The first problem is the Russian family that is inserted into the plot are completely unlikable and a waste of time. From here, how many times can we really see an airplane take off in destruction and narrowly make it? Once Cusack joins up with the Russians, his story become pretty worthless, and unfortunately they stay away from Chiwetel Ejiofor’s scientist with a conscious plot which is far more interesting, well until we get to the ludicrous final scenes. From here let me bullet point some thoughts that crossed my mind: [Read more...]
In the near future, the majority of the population of the United States has turned into a flesh-feeding mass due to a freakish incident that I would not dare to give away. We first meet the neurotic Columbus (Jesse Eisenberg), who up till now has only survived thanks to his long list of rules that often find themselves strategically placed on screen as they come into play, such as the use of seatbelts, cardio, and the better safe than sorry double-tap. [Read more...]
Ruben Fleischer’s feature debut is an extremely fun zombie comedy that is definitely more comedy than any of the many other genres on display here, which isn’t a bad thing since it is frequently hilarious.
The zombie apocalypse is well under way in the United States and the living dead vastly outnumber the living. We follow the path of Columbus, as in his destination is Columbus, Ohio, in which he hopes to find his family still intact. Columbus lives by a set of rules to keep from becoming the living dead, many of which we will get a lesson in over the course of the film. Columbus is a former college student who has now hit the road and he ends up running into and pairing up with a man known as Tallahassee, a bit reckless but a hell of a zombie killer, the two form an unlikely team that is both effective and beneficial to their survival. The pair eventually runs into another couple on the run, this time a pair of sisters, Wichita and Little Rock are their call signs with Wichita being the older and Little Rock a 12 year old on the run. The foursome eventually team up, though not very smoothly and they decide to watch each others backs with the hope of finding a little peace if not what they are looking for. [Read more...]
Brad Anderson’s train thriller is an effective piece of cinema that keeps tension high while taking a series of twists and turns along the way.
The film opens with the police investigation of a drug dealer that was robbed and killed, with the investigation headed up by Grinko (Ben Kingsley) who after discovering that someone is on the run with the drugs sets out to track the trail. We are then introduced to a couple, Roy and Jessie (Woody Harrelson and Emily Mortimer), who are doing some charity work in Beijing who get are taking the Tran Siberian Railroad back to Moscow before heading back to the states. Roy is openly more religious of the two and Jessie is a bit scarred of getting pregnant, and while there is a bit of tension between the two they get along for the most part. Enter their bunk mates, a younger couple named Abby and Carlos (Kate Mara and Eduardo Noriega) who are a pair of free spirits that seem to be hiding something. Abby warns Jessie and Roy that drug mules are a big problem on the railway, and that they should make sure to have all their ducks in a row with customs and their passports to avoid detention. [Read more...]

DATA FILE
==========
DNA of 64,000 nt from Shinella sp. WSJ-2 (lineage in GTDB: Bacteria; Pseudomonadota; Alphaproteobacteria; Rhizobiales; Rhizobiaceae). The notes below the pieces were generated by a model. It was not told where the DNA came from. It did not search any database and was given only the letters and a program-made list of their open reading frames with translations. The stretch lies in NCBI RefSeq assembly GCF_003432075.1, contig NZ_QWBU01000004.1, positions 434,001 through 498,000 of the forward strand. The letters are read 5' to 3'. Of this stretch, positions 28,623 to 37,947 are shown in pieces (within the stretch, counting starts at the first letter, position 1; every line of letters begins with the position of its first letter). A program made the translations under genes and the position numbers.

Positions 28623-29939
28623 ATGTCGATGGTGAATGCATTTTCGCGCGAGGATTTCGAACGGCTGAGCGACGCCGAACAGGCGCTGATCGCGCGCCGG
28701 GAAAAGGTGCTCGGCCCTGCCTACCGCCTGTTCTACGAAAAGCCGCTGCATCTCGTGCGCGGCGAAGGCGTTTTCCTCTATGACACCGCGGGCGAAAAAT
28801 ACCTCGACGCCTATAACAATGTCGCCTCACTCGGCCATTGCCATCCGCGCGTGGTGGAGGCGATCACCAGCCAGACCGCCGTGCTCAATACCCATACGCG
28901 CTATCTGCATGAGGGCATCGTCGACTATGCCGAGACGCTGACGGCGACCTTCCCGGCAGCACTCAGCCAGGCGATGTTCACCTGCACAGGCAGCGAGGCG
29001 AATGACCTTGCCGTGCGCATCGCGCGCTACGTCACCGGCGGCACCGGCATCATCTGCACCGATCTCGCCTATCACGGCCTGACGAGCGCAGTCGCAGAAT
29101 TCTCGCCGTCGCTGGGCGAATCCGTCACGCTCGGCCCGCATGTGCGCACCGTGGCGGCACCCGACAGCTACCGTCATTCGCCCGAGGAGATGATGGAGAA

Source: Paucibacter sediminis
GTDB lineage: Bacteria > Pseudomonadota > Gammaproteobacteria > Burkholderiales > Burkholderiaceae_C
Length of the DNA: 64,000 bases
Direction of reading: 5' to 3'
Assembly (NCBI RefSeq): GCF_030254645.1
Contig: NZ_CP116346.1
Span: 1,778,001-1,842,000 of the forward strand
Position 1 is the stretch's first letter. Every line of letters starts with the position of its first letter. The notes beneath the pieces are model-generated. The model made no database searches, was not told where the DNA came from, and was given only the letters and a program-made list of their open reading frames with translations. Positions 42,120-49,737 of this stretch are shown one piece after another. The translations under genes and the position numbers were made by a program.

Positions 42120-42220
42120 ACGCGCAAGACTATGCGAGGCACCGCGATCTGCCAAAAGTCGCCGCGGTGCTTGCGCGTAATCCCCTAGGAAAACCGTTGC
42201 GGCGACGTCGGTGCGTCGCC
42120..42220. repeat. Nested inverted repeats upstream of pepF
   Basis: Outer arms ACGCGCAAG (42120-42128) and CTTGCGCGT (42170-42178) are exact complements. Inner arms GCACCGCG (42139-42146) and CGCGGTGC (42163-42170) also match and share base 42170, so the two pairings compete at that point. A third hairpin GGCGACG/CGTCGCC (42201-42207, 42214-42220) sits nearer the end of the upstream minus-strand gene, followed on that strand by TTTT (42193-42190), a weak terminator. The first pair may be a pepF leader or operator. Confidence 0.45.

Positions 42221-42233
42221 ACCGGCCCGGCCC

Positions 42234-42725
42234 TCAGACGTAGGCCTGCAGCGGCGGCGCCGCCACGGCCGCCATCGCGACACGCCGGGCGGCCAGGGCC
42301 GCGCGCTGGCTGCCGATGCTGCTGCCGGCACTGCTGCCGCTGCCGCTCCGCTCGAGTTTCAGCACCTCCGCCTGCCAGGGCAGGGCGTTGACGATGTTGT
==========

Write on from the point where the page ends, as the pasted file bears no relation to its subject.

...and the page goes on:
This poker mockumentary from Zak Penn is funny and excellent addition to this sub-genre of films that there needs to be more of.
Woody Harrelson is the closet to a lead as “One Eyed” Jack Faro in this ensemble piece about a poker tournament, “The Grand”, with a few million dollars at stake that will let Faro save his family’s casino which he wrote away the deeds to during his drunken/drugged/and sex riddled time of his life. Faro is on the tail end of another rehab stint as he comes back to Vegas to compete against 6 likely competitors. [Read more...]
The Coen Bros. return after a three year hiatus with a return to their crime/thriller roots that made them famous in the first place. An adaptation of the Cormac McCarthy novel of the same name, it is one part reflection on our disintegrating society and one part cat and mouse chase thriller, with the cat and mouse part working beautifully. [Read more...]